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A 10 minute water-taxi ride from Nouméa, the marine reserve the Isle of Ducks is the ideal spot to get to know the lagoon life. From a depth of 2 to 7 meters, an underwater trail has been developed to educate young and old about the protection of the lagoon's biodiversity. Accessible to all, just don fins, facemask, and snorkel for a 30 minute exploration of the 400 meters of trail.
The Dieppoise was the last wooden patroller of the French National Navy. Voluntarily sunk in 1988, the boat became one of the most famous shipwrecks of New Caledonia. It's also become an amazing artificial reef situated on the sand 26 meters below the water, close to the Amédée Lighthouse, a short distance from Nouméa
Between the white sand beaches crowned with pine trees and the great reefs, the Tibarama Islet is the most popular of the 50 sites in Poinimié (on the coast of Grande Terre). Whether snorkeling, scuba diving or night diving, here you can admire the giant sea fans or catch a glimpse of the shy moray eels. At Bargibanti, the dwarf seahorse is the star of the show. You need a diving lamp to see them properly—they're only 2.4 centimeters long!
Rich in flora and fauna, the sites of Hienghène on the east coast are above all known for their jaw-dropping reliefs. Between the sharp faults, tunnels, and sudden drops, the undersea cathedral is incredible, with vertiginous views and forests of coral. It's a spot reserved for experienced scuba divers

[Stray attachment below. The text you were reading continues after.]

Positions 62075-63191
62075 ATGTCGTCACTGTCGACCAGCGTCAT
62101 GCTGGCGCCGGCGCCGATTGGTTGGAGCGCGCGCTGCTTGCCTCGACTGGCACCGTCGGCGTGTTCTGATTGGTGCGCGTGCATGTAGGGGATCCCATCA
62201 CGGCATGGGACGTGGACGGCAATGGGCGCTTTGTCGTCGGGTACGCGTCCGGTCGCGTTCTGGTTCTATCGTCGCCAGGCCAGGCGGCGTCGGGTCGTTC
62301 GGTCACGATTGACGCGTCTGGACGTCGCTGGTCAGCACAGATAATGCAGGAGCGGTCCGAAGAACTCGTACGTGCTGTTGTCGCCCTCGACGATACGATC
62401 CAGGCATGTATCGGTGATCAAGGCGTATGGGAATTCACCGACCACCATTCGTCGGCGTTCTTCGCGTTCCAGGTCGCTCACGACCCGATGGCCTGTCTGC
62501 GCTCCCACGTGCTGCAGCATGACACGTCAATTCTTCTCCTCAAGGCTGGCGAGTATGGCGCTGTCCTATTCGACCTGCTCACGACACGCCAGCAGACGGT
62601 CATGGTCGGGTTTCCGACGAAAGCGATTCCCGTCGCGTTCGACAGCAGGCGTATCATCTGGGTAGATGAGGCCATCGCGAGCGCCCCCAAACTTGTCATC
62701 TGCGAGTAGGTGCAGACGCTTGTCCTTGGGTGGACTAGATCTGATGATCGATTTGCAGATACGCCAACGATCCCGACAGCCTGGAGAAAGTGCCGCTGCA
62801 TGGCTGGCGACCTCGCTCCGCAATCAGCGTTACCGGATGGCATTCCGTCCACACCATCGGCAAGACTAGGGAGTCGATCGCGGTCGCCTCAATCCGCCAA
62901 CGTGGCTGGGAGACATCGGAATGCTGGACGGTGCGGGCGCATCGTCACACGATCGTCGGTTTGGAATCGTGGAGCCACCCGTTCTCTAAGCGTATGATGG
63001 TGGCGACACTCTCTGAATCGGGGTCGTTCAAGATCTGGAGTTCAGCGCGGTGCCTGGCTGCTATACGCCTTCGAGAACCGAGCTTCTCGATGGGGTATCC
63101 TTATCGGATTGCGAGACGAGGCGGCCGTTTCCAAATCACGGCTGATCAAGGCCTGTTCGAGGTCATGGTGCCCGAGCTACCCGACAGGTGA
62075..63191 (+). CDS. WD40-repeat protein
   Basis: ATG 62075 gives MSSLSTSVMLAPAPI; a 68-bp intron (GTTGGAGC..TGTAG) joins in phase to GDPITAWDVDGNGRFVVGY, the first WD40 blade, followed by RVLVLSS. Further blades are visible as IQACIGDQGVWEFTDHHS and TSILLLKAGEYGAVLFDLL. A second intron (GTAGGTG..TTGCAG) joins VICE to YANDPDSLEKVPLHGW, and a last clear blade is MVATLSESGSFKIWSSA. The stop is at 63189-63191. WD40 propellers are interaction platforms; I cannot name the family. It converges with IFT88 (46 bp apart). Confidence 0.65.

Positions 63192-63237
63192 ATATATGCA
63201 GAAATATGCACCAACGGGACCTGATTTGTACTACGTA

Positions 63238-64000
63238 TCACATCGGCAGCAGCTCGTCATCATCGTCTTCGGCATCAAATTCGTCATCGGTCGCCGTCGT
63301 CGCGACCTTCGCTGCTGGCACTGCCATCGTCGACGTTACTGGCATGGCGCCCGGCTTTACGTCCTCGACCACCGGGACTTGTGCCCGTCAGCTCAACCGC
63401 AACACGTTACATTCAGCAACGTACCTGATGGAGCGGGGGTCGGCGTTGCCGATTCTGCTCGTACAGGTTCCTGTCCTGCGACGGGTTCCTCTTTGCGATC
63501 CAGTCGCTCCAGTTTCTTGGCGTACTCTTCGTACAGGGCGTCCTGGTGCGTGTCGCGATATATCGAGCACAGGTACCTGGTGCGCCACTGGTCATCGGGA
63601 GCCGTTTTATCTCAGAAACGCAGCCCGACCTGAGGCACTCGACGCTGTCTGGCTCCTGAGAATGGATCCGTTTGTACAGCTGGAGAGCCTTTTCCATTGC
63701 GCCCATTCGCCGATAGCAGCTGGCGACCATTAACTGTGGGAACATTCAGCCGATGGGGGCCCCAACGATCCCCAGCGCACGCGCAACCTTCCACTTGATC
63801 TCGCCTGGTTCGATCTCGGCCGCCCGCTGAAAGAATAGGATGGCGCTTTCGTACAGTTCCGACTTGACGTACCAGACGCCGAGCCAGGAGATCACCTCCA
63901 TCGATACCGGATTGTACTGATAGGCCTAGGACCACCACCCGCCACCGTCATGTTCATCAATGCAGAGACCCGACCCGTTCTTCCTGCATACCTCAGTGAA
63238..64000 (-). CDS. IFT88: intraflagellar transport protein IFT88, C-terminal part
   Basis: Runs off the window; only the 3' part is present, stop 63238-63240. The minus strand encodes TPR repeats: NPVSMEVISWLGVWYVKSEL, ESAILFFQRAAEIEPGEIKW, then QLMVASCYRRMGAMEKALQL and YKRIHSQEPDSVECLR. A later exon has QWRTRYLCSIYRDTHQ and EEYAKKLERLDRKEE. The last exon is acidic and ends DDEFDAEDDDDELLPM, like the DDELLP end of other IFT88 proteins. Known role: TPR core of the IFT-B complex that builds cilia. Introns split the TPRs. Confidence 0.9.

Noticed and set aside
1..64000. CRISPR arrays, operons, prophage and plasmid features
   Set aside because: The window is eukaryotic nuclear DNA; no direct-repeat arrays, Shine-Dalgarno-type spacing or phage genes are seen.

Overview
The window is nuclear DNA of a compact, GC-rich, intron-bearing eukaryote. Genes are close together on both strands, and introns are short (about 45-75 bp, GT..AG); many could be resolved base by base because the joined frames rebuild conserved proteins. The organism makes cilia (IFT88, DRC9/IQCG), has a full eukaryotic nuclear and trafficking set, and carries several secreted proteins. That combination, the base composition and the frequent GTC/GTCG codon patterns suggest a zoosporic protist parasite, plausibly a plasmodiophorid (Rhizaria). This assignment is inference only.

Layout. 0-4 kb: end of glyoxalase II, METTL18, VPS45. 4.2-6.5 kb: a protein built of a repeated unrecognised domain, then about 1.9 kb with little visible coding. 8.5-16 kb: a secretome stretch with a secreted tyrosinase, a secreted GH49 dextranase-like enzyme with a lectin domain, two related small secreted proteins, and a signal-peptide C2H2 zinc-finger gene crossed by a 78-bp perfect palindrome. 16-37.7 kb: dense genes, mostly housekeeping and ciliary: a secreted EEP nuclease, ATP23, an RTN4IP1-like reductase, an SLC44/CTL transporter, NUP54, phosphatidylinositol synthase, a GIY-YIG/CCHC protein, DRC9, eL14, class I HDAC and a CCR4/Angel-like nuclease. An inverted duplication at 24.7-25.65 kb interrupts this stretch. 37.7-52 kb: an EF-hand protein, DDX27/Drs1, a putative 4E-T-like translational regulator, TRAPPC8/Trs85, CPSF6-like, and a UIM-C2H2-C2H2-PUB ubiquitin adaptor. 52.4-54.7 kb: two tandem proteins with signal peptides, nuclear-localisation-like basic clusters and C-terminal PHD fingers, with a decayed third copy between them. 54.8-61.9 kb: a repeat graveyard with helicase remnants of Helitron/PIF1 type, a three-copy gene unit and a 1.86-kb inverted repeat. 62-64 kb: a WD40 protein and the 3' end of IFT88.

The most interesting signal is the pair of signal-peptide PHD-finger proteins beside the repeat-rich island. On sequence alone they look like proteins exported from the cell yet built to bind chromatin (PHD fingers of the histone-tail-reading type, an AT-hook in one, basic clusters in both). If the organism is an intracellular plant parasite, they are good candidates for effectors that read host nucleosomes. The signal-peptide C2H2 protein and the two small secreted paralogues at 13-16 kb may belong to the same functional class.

An enormous underwater chimney-like structure, measuring 15 meters in diameter, blasts hot water from deep underground. Only discovered in 1979, Prony's Needle produces a unique ecosystem by mixing hot freshwater from the earth's core with the ocean's seawater. In prime times of the year, divers can watch the humpback whales who return to the bay to mate every year.
A paradise of the depths, the Isle of Lifou is a beautiful window to underwater fauna and flora. Start with the “Gorgone Reef," an inimitable spot to the north of Santal Bay perfect for scuba diving. Turtles and leaf-fish, great white and leopard sharks glide between the archways of coral in the bay.
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